Vermont Public is independent, community-supported media, serving Vermont with trusted, relevant and essential information. We share stories that bring people together, from every corner of our region. New to Vermont Public? Start here.

© 2024 Vermont Public | 365 Troy Ave. Colchester, VT 05446

Public Files:
WVTI · WOXM · WVBA · WVNK · WVTQ · WVTX
WVPR · WRVT · WOXR · WNCH · WVPA
WVPS · WVXR · WETK · WVTB · WVER
WVER-FM · WVLR-FM · WBTN-FM

For assistance accessing our public files, please contact hello@vermontpublic.org or call 802-655-9451.
Play Live Radio
Next Up:
0:00
0:00
0:00 0:00
Available On Air Stations

Officials share composting advice amid increased reports of bears near Vermont homes

A large black bear facing the edge of a forest looks back at the camera.
John Hall / Vermont Fish and Wildlife Department
/
Courtesy
Officials say reducing food odors, especially from compost, can help keep reduce bear visits in human-occupied areas.

There’s been an uptick in reports of bears venturing near homes in search of food, according to the Vermont Fish and Wildlife Department.

Jaclyn Comeau is a black bear biologist with the agency.

“We’ve been, for the past four, five years, more consistently getting reports of bears in what we would consider more urban-dominated spaces," Comeau said. "So really, all Vermonters need to think of themselves as living in bear country."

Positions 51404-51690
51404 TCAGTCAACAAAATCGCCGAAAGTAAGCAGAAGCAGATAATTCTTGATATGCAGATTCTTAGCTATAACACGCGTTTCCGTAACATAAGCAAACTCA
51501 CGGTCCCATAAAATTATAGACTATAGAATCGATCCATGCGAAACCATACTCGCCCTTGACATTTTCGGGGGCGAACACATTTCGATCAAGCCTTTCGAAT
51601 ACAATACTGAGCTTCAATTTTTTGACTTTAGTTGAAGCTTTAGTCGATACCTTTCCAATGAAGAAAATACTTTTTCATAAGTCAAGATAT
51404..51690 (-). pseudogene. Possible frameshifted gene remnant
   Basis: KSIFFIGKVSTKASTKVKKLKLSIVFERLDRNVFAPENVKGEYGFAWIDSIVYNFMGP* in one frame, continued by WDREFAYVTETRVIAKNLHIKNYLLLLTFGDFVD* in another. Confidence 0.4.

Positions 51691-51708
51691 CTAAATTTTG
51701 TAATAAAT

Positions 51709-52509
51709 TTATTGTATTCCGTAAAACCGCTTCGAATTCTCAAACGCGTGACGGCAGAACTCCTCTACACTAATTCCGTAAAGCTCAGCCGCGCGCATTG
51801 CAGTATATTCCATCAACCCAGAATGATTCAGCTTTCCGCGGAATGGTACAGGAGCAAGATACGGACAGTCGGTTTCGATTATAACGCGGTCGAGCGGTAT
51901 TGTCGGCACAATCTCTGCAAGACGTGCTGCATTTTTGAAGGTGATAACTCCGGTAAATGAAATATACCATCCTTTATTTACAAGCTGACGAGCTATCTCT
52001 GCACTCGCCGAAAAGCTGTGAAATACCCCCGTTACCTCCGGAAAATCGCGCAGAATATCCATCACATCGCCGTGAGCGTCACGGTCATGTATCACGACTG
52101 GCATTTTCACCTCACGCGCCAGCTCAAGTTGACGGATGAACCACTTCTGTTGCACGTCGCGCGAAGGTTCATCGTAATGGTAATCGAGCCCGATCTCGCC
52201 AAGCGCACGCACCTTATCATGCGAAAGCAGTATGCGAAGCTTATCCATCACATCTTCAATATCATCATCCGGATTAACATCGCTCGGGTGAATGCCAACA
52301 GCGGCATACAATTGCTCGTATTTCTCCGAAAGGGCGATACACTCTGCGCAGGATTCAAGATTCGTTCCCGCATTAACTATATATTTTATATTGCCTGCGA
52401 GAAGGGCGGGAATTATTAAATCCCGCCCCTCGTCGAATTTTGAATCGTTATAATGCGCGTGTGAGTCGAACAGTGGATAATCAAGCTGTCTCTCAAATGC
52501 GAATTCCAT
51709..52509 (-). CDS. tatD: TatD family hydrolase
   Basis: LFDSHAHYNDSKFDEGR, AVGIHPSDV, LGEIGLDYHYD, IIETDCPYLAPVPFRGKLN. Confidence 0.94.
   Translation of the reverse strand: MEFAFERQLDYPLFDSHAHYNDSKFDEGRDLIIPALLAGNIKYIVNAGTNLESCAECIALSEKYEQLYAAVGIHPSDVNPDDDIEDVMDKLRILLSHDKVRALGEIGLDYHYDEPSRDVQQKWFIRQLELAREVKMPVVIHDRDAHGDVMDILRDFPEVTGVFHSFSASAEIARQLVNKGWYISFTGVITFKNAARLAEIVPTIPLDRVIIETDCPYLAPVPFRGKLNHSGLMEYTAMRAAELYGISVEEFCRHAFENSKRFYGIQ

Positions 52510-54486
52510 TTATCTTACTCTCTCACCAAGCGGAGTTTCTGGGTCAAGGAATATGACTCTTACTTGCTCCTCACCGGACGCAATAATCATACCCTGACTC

More from Vermont Public: Bears are waking from hibernation weeks early across Vermont

One thing that attracts them? Compost. That's why state officials are sharing pointers on how to compost food scraps to reduce food odor and help keep bears away.

“If you want to compost your food scraps at home, it takes more than just dumping them in a pile at the edge of your yard," Comeau said. "You do need to kind of create the right compost recipe.”

The agency recommends a recipe that incorporates brown material, such as wood chips or dry leaves, into the compost.

Bones and meat should be thrown in the garbage. They also recommend regularly mixing or turning over your compost to incorporate oxygen and help with odors.

Housing your compost in a bear-proof tumbler or hard, durable container will also make it less accessible to the animals.

Have questions, comments or tips? Send us a message.

Samantha Watson is a senior at the University of Vermont.
Latest Stories